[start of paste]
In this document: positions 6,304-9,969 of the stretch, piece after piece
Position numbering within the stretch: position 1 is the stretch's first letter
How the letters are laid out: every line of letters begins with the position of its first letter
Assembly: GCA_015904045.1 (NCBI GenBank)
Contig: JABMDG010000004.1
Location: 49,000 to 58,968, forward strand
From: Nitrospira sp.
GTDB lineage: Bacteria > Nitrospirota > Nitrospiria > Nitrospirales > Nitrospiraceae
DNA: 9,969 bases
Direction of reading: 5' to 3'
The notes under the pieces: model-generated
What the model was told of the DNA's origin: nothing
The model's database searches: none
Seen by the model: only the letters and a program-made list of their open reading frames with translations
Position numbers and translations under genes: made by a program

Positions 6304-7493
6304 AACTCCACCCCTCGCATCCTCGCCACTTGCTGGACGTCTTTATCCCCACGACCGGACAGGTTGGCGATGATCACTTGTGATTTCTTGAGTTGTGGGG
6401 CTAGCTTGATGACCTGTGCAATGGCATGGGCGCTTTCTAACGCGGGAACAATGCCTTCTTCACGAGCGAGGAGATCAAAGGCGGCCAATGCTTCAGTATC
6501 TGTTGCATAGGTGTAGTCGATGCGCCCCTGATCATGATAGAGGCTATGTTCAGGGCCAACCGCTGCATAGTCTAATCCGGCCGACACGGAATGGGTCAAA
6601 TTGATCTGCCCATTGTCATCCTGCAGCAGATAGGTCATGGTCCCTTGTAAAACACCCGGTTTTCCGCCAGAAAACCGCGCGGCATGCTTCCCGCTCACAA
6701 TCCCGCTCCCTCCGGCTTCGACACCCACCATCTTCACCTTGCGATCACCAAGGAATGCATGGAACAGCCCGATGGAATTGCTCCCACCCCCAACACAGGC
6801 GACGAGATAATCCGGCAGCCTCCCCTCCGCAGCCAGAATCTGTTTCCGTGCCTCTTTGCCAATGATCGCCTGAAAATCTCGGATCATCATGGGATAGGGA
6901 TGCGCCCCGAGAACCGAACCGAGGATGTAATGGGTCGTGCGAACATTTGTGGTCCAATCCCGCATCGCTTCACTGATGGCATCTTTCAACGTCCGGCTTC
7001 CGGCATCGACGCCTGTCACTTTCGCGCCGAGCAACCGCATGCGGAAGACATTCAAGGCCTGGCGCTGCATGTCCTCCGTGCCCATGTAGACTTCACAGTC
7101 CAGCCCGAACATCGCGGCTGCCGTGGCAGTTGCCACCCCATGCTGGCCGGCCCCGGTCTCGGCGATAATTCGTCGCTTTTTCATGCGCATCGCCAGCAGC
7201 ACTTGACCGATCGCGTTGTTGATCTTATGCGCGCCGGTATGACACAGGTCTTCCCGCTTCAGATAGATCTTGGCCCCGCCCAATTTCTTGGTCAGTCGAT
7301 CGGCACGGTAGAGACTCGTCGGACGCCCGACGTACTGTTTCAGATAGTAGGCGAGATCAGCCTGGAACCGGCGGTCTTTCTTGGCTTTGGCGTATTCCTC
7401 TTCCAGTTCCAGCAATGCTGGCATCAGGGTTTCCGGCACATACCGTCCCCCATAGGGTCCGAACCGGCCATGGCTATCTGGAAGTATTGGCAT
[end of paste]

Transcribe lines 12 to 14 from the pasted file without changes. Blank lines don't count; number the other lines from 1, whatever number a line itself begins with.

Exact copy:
What the model was told of the DNA's origin: nothing
The model's database searches: none
Seen by the model: only the letters and a program-made list of their open reading frames with translations